Queens Man, 24, Arrested in Randy Gener Attack

Randy Gener, a gay arts journalist badly beaten on January 17, remains in intensive care even as a suspect in his attack has been arrested. | GIL SEO/ FACEBOOK.COM

Randy Gener, a gay arts journalist badly beaten on January 17, remains in intensive care even as a suspect in his attack has been arrested. | GIL SEO/ FACEBOOK.COM

Police have arrested a 24-year-old Queens man in connection with the January 17 assault on Randy Gener, a gay arts journalist badly beaten a block from his Midtown apartment at 53rd Street and Seventh Avenue.

Leighton Jennings, 24, who lives at 114-16 166 Street in Jamaica, Queens, was arrested on January 29 and charged with second-degree assault in an early morning attack 12 days earlier that left Gener with severe head trauma that required surgery to relieve pressure on his brain.

According to Gener’s husband, Stephen Nisbet, the victim, 46, was returning home shortly after 2 a.m. from the opening night party for the Broadway play “Machinal,” a gathering that ran late due to technical stage problems that delayed the evening’s performance.

Second-degree assault charge as gay journalist continues difficulty recovery

At a press conference at the Consulate General of the Philippines on Fifth Avenue in Midtown on January 27, where the Filipino-American Press Club and other groups held a prayer vigil for Gener, who is Filipino-American, Nisbet and Gener’s sister, Jessica Blair-Driessler, indicated that Gener is improving, but they declined to detail his current condition or prospects for a full recovery. He remains in intensive care at St. Luke’s Hospital and additional surgeries may be necessary.

Stephen Nisbet, Randy Gener's husband, his sister Jessica Driessler,  friend Kevin Nadal, and another vigil attendee. | MICHAEL LUONGO

Stephen Nisbet, Randy Gener's husband, his sister Jessica Blair-Driessler, friend Kevin Nadal, and another vigil attendee. | MICHAEL LUONGO

Nisbet and Blair-Driessler noted that robbery was apparently not the motive in the attack but also emphasized that it was not clear it was bias-related either.

When police found Gener after receiving a 911 call, “He had all of his possessions, everything,” Nisbet said.

Blair-Driessler, however, added, about the possibility that her brother’s assault was a hate crime, “We are not 100 percent sure. It is a possibility, but because I don’t know myself, it wouldn’t be a fair representation to label it so. So I think at this stage we are keeping our minds open to more than labeling the situation, but rather to finding out the truth of what took place.”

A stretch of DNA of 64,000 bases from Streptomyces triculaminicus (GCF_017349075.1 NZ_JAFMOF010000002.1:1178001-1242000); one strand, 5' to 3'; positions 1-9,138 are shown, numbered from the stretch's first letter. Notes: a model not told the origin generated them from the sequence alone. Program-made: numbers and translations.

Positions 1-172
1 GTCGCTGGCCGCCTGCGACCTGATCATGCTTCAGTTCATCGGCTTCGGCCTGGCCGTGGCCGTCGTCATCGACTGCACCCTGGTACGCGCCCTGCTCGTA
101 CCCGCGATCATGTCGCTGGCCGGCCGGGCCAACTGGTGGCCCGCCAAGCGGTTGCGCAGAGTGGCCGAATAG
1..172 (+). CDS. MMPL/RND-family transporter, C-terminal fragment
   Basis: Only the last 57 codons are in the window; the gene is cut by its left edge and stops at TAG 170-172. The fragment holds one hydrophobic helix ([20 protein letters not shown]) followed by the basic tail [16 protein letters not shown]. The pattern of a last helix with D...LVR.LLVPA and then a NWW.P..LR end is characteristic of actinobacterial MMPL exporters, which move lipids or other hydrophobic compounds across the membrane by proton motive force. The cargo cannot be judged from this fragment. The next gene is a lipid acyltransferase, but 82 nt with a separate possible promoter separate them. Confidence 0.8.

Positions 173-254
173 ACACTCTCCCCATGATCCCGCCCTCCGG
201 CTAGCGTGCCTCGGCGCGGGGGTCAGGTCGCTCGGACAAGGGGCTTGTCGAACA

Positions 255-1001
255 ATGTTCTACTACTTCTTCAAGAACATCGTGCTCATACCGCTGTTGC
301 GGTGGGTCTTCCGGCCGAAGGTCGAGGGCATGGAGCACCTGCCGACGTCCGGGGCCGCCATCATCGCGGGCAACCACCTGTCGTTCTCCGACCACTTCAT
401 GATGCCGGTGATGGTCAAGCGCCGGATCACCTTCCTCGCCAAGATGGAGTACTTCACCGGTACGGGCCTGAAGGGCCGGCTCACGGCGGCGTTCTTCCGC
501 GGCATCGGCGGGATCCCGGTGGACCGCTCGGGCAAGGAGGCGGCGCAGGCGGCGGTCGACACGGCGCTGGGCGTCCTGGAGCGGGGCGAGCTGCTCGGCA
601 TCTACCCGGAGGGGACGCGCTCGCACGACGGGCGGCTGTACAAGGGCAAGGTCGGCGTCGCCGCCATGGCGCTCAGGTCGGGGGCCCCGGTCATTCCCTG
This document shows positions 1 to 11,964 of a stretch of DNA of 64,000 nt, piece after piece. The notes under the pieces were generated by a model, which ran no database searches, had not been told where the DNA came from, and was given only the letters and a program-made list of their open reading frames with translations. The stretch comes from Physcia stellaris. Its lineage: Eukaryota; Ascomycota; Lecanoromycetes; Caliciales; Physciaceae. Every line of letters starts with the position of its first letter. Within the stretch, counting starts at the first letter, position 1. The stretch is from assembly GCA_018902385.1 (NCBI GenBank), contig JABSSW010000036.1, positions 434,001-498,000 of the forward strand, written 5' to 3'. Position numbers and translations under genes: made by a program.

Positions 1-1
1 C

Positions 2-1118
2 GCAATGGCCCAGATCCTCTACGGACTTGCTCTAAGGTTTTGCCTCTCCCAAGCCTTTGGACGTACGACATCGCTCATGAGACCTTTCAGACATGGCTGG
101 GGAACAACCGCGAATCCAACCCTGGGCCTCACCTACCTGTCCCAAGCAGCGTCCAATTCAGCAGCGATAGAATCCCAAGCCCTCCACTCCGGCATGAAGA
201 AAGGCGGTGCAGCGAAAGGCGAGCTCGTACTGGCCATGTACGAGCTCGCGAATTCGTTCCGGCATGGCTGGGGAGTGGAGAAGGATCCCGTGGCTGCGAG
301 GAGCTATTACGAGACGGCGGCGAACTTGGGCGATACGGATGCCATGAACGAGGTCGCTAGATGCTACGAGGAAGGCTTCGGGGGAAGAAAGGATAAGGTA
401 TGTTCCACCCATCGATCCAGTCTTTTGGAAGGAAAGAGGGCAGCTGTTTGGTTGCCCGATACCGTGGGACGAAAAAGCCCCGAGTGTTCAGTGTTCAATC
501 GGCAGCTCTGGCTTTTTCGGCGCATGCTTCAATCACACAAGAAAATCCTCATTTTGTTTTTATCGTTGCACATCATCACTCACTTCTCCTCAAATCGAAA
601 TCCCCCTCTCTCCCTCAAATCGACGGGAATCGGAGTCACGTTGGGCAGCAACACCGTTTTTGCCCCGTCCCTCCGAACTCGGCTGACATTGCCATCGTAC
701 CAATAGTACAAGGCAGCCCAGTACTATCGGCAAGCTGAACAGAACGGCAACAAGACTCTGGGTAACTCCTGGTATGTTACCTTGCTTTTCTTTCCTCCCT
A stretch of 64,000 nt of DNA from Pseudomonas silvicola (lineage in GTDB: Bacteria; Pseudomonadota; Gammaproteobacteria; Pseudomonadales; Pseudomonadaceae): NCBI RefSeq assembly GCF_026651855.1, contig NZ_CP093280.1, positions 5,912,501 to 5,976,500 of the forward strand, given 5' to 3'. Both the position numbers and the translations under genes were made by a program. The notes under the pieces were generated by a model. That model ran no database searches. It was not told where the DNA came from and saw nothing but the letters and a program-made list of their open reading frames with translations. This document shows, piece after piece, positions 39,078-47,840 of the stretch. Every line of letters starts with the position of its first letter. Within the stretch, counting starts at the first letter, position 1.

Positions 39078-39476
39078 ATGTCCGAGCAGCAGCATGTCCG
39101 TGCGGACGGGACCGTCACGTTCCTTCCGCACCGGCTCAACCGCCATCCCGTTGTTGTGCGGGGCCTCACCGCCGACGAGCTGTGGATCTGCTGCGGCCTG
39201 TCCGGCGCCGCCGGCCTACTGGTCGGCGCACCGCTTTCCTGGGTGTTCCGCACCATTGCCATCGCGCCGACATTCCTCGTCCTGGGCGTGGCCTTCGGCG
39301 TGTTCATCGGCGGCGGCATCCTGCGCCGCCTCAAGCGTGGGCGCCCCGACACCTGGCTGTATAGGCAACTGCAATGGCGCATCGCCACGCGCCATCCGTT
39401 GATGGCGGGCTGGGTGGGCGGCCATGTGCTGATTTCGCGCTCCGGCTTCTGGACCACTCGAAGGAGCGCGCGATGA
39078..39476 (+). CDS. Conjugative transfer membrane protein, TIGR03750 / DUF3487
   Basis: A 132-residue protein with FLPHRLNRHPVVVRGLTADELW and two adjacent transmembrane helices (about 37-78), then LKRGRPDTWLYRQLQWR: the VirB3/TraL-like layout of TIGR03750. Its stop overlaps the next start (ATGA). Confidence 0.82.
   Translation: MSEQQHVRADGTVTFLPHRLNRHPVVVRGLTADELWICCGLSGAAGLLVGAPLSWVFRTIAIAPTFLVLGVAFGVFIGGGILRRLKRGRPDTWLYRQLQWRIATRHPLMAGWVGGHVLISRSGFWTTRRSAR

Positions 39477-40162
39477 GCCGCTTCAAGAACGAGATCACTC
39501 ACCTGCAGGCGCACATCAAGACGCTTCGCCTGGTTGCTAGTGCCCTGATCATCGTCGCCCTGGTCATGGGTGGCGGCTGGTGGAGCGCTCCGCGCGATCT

At a separate vigil near the site of the attack the evening before, Blair-Driessler said a member of the NYPD’s Community Affairs Bureau LGBT liaison team was on hand and had spoken to her.

In response to Gay City News' question as to whether the crime continues to be viewed as a potential bias incident, the police department responded via email, “The suspect arrested was charged with felony assault, not as a hate crime.” In that same email, the department offered no comment when asked to confirm reporting by the New York Times that the assault resulted from a street altercation that began when Gener accidentally bumped into a woman companion of Jennings.

Police, on January 27, released a sketch of a man described as a Hispanic male in his 20s, approximately six feet tall and weighing 160 pounds, with short black hair and wearing black jeans and a black jacket. Police also said the suspect fled the scene in a gray, four-door Nissan that had Mississippi license plate number KAT397.

In the NYPD release announcing Jennings’ arrest, he was described a black man.

The NYPD did not respond to a Gay City News question posed earlier in the week about how the information on the suspect was developed. The New York Times, in reporting that the department would not comment on, wrote that the assault was caught on surveillance video and also witnessed in person.

In a statement posted on Facebook after Jennings' arrest, Nisbet and Blair-Driessler wrote, “The family of Randy Gener would like to thank all of the people who have helped move along the investigation. We are thankful to the New York Police Department, particularly the Hate Crimes Task Force, for conducting a thorough and swift investigation. We are eternally grateful to the community (particularly the Filipino American and arts communities) for raising awareness about this incident, for showing solidarity and generosity through organizing vigils and events, and for creating a fund to support ongoing medical expenses. Finally, we are thankful for all who have benevolently offered their services, particularly the New York City Anti-Violence Project. We are pleased and relieved that a suspect has finally been apprehended and trust that the NYPD and District Attorney will make all efforts to bring justice for Randy. At this time, we are focusing on Randy’s healing and moving forward together as a family.”

Gener’s family will hold a fundraiser to help defray his medical costs on February 23 at the Filipino restaurant the Purple Yam Filipino (purpleyamnyc.com) on Cortelyou Road in Brooklyn, with more details to follow. They also established a web page to raise funds at youcaring.com/medical-fundraiser/for-randy-gener/130589.